1995 Records To Die For Page 12
JAMES McMURTRY: Too Long in the Wasteland
Columbia CK 45229 (CD only). Ross Hogarth, eng.; John Mellencamp, prod. AAD. TT: 44:47
If the last name is familiar, it's because dad is author Larry McMurtry (The Last Picture Show, Lonesome Dove)---of interest only because Mac fils has inherited Mac pere's penetrating knack for nailing American life to the wall in disarmingly simple language. Small-town vignettes are delivered in dead-pan Lou Reed style, and brilliantly supported by Mellencamp's production (his true talent) and the creative drumming of Kenny Aronoff. Wasteland is sui generis---too big to be confined by categories, much like the Texas that birthed it. And I first heard it at Stereophile's San Francisco Hi-Fi Show, so you know it must sound terrific.
PAUL MOTIAN: Motian in Tokyo
Paul Motian, drums; Bill Frisell, guitar; Joe Lovano, sax
JMT 849 154-2 (CD only). Ron Saint Germain, eng.; Stefan Winter! , prod. DDD. TT: 54:56
As close to the epitome of pure musical expression as anything I've ever heard, and unabashedly, unselfconsciously spiritual. Ten years of playing together have molded Motian's eccentric, authoritative drumming, Frisell's ambient, witty guitar, and Lovano's earthy tenor into more than a well-oiled music machine. Their ability to meld their well-defined individual voices into a seamless whole without compromise is a paradigm for human interaction. They mean every note, and, thanks to Saint Germain, you hear every one up-close and personal, as they negotiate the twists and turns of Motian's unusual but accessible compositions. (XV-10)
SONNY ROLLINS: Saxophone Colossus
Sonny Rollins, tenor sax; Tommy Flanagan, piano; Doug Watkins, bass; Max Roach, drums
Fantasy/OJC-291 (LP; CD available). Rudy van Gelder, eng. ADA (1987 digital remastering). TT: 39:47
Rollins is my favorite texor saxophonist. His playing here is very accessible, melodic, inventive, and just downright beautiful, as is that of the rest of this quartet. I thought about recommending Rollins's Way Out West, but that's too obvious. Even Saxophone Colossus is one of those records about which I can hardly write even a mere 100 words. I mean, it's a classic; if you're remotely interested in jazz, you probably own this record already. What else can I say, except Go out and buy it if you don't know it yet?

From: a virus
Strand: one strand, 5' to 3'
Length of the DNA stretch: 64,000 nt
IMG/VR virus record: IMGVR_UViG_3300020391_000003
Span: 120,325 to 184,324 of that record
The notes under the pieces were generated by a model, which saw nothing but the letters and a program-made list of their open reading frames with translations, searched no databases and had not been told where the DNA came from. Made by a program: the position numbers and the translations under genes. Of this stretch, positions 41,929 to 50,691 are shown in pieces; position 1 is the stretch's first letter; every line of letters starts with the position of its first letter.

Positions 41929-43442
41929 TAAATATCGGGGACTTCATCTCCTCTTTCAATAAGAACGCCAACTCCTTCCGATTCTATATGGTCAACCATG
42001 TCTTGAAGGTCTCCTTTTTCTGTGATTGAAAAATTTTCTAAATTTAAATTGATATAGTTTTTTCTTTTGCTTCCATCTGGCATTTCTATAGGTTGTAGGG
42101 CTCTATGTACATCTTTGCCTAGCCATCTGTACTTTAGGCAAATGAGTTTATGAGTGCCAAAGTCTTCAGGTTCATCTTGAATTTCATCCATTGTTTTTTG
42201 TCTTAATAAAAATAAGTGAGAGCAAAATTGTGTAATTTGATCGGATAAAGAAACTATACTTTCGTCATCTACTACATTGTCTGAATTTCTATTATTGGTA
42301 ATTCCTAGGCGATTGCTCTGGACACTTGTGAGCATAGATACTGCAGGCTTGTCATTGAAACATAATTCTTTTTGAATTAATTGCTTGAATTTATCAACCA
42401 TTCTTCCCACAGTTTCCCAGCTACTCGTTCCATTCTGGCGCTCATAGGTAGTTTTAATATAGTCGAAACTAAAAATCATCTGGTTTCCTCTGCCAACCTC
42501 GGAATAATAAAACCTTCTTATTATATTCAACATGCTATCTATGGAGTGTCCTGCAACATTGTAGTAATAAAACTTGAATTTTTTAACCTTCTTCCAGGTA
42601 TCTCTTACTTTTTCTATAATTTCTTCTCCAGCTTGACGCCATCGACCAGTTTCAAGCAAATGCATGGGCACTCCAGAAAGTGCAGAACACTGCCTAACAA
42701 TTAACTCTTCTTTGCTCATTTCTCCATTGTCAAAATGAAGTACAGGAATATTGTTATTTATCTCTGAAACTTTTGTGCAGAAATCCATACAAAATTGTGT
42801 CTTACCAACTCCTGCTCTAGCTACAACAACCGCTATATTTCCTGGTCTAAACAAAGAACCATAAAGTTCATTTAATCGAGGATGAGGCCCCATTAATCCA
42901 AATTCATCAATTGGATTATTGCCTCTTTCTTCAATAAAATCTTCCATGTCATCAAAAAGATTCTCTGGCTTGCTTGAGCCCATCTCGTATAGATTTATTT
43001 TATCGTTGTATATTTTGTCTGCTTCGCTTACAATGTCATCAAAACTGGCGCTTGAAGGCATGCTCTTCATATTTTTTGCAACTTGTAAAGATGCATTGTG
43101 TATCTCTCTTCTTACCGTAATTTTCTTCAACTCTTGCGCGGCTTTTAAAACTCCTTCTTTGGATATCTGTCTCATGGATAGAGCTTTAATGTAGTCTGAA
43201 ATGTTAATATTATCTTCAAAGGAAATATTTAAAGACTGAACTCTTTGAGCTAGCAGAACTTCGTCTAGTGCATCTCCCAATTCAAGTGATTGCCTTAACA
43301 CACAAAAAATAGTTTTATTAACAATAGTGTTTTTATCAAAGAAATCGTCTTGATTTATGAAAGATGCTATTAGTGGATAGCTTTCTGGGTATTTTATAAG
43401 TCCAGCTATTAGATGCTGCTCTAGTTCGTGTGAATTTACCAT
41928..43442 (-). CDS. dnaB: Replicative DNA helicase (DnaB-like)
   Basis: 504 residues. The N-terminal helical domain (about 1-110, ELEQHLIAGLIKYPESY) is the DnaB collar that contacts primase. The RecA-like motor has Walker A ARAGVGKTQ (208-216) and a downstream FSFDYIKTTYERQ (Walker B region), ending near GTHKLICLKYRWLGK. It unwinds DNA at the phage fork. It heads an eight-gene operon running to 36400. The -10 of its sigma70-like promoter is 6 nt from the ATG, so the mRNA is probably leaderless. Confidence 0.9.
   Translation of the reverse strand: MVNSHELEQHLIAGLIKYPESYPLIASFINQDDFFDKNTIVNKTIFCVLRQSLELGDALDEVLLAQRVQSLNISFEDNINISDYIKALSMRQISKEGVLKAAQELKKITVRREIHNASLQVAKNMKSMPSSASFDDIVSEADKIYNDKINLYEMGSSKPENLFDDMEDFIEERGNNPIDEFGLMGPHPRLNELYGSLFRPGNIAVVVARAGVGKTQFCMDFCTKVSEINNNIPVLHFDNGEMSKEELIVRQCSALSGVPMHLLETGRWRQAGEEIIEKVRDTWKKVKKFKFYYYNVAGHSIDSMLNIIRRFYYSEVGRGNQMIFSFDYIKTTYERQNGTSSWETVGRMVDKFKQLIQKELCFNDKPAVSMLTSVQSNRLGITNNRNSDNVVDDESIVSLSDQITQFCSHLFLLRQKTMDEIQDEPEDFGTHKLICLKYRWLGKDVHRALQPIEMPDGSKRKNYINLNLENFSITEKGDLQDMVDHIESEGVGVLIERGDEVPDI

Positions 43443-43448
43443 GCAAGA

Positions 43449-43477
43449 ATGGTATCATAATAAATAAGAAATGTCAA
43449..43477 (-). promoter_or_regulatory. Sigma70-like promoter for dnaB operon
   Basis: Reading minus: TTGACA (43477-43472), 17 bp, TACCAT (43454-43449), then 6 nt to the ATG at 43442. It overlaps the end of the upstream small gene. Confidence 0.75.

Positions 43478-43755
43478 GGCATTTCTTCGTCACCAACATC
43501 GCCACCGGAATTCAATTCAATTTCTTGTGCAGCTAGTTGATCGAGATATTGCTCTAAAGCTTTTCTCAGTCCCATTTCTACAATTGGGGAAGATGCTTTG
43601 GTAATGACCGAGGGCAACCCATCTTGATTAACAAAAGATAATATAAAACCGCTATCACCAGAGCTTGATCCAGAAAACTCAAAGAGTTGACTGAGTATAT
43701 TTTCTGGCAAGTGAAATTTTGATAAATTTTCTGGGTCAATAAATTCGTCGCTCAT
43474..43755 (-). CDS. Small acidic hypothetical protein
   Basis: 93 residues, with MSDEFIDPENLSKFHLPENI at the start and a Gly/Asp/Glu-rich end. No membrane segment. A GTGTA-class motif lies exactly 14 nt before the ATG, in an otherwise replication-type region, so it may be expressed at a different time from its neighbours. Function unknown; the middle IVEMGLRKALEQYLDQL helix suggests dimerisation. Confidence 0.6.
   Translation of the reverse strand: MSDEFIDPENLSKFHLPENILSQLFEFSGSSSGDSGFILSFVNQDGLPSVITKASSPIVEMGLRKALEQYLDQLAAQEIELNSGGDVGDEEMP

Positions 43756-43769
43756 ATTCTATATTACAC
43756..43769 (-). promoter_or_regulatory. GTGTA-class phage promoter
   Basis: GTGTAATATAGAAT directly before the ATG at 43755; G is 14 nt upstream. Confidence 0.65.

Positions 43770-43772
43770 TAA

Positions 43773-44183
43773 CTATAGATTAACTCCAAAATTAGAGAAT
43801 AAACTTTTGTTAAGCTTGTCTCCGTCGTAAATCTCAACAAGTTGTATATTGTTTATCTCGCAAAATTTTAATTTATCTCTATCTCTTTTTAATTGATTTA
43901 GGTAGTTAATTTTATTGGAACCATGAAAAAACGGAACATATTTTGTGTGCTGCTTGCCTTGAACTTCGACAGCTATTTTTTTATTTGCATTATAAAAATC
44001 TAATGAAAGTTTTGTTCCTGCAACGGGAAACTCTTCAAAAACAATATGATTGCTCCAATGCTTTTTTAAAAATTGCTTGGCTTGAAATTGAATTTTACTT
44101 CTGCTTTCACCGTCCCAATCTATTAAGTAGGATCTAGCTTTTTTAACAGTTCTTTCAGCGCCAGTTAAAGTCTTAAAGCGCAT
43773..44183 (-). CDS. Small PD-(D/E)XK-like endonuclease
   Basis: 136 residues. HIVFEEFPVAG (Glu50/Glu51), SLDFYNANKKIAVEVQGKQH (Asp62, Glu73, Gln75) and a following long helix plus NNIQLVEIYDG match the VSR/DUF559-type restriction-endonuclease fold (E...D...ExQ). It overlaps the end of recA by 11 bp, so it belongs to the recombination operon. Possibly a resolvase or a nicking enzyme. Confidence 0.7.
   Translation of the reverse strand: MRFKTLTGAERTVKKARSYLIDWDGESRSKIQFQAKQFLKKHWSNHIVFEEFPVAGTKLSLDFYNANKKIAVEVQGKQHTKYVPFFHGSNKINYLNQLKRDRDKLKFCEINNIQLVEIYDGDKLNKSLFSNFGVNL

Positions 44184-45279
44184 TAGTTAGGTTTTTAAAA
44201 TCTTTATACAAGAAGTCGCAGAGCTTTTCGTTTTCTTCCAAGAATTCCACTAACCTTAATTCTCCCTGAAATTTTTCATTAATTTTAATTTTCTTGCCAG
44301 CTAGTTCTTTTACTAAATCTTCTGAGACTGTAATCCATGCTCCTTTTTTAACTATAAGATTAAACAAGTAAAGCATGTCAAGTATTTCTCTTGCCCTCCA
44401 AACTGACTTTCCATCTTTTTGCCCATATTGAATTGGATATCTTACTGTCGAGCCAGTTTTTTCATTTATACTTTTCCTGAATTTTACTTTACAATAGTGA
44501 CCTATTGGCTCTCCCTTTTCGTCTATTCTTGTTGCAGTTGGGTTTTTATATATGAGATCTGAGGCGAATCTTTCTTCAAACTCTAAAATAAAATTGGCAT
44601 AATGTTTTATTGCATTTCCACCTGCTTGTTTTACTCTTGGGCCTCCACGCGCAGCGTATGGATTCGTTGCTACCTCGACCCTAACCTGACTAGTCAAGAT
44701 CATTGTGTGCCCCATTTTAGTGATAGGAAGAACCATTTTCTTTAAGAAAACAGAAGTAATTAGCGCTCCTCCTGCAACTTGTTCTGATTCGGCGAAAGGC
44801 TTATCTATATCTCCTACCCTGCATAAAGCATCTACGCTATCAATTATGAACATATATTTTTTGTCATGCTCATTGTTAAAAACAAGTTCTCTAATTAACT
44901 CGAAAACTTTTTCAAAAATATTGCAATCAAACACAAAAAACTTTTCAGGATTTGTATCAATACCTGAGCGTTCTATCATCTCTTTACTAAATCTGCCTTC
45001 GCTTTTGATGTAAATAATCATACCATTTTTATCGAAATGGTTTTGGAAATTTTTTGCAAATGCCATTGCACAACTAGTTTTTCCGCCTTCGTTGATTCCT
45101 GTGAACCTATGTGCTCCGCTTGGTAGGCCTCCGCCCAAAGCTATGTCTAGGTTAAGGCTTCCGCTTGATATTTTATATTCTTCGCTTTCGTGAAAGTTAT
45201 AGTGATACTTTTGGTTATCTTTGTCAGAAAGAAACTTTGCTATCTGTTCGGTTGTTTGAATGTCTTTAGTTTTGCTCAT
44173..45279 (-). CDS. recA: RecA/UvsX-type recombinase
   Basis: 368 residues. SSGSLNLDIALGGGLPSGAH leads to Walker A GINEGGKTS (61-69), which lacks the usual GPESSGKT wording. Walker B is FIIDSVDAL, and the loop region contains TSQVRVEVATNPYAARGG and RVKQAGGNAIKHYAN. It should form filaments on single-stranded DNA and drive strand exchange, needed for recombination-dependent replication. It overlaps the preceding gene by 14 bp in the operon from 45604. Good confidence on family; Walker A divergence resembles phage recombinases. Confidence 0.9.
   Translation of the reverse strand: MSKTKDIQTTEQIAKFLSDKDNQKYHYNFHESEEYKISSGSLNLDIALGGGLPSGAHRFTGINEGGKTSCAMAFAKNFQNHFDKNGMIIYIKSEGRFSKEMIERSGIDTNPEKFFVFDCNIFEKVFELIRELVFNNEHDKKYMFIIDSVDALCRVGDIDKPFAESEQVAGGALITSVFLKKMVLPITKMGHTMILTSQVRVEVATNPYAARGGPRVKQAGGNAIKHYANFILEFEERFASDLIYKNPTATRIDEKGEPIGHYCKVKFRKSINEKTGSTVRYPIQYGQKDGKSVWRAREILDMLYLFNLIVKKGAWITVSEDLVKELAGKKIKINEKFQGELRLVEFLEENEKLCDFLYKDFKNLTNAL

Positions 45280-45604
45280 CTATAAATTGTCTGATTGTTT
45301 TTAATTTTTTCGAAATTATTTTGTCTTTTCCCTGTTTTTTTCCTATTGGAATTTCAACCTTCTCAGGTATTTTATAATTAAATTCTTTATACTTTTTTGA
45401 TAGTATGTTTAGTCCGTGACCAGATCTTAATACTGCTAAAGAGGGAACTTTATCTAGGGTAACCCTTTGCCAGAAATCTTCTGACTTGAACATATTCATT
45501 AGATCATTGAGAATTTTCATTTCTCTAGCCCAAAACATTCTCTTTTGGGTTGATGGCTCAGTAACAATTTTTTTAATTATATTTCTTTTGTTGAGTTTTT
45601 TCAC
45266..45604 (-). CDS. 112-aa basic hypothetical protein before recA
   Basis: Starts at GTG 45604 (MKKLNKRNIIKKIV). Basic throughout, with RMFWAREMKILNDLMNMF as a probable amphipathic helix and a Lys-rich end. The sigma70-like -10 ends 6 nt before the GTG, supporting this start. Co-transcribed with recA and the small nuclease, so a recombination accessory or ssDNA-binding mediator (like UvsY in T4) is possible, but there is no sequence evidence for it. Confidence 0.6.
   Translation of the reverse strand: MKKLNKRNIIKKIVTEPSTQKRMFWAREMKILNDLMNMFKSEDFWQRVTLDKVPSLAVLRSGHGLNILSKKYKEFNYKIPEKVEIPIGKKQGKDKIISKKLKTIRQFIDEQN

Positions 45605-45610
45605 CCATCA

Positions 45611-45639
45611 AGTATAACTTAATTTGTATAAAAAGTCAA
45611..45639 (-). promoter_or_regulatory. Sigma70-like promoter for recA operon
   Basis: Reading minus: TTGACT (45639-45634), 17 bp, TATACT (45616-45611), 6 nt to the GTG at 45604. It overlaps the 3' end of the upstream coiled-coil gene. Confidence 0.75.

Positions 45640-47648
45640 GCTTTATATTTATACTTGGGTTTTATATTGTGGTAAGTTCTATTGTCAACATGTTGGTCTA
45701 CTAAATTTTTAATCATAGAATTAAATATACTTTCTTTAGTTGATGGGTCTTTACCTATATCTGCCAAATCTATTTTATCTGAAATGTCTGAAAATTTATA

Oh yeah, the sound: one of Rudy van Gelder's better efforts. 'Nuff said.
CAL TJADER: Concert by the Sea
Cal Tjader, vibes; Paul Horn, alto sax; Lonnie Hewitt, piano; Al McKibbon, bass; Willie Bobo, drums; Mongo Santamaria, percussion
Fantasy 8038 (LP). AAA.
Also available on Monterey Concerts, Prestige P-24026 (2 CDs).
Recorded vibraphone is a torture test for any hi-fi system---especially record players. To a certain extent, you could use this album as a test record, especially for the cartridge: deep, powerful acoustic bass mixed with piano and vibes. Or Afro-Cuban percussion plus flute. Quite good resolution on the applause bits (this is a live recording from Monterey). If there are any mechanical weaknesses in your cartridge, boy, will they be obvious with this record.
Of course, the music is what really counts. Good-time, upbeat, swinging, joyful, but never shallow---this is one of my favorite tonics after a hard day's work.
RAVEL: Valse nobles et sentimentales; Alborada del gracioso
Fritz Reiner, Chicago Symphony
Classic SC-3222 (LP). Lewis Layton, eng.; Richard Mohr, prod. AAA. TT: 43:21
MUSSORGSKY/RAVEL: Pictures at an Exhibition
Fritz Reiner, Chicago Symphony
Classic LSC-2201 (LP). Lewis Layton, eng.; Richard Mohr, prod. AAA. TT: 33:00
Practically any two of the Classic Records reissues from RCA's Living Stereo collection might have qualified as easily as these two. The project as a whole challenges those who assume the obsolescence of vinyl, and certainly challenges the finest achievements of the earnest BMG staffers who have been preserving these recordings on CD.
The Debussy/Ravel album is one of the earliest, short-lived, rare, and underrated of the group. Although the selections have been available on CD since 1989, they have yet to receive the Living Stereo CD treatment from BMG itself; so this LP is something of a scoop.
It's incredible ! to hear, on vinyl from 30-year-old sources, a sound which has the full weight, authority, and security we associate with CD, wedded to those reach-out-and-feel textures, and the environmental effects we associate with vinyl. This certainly applies to Pictures at an Exhibition, but I differ with Carl Baugher's characterization of BMG's Living Stereo CD version as "a fax copy of an original manuscript"---an unnecessarily invidious overstatement. But when all is said and done, those with turntables and an interest in early stereo will not be disappointed in the results obtained by Classic Records. (XVII-10)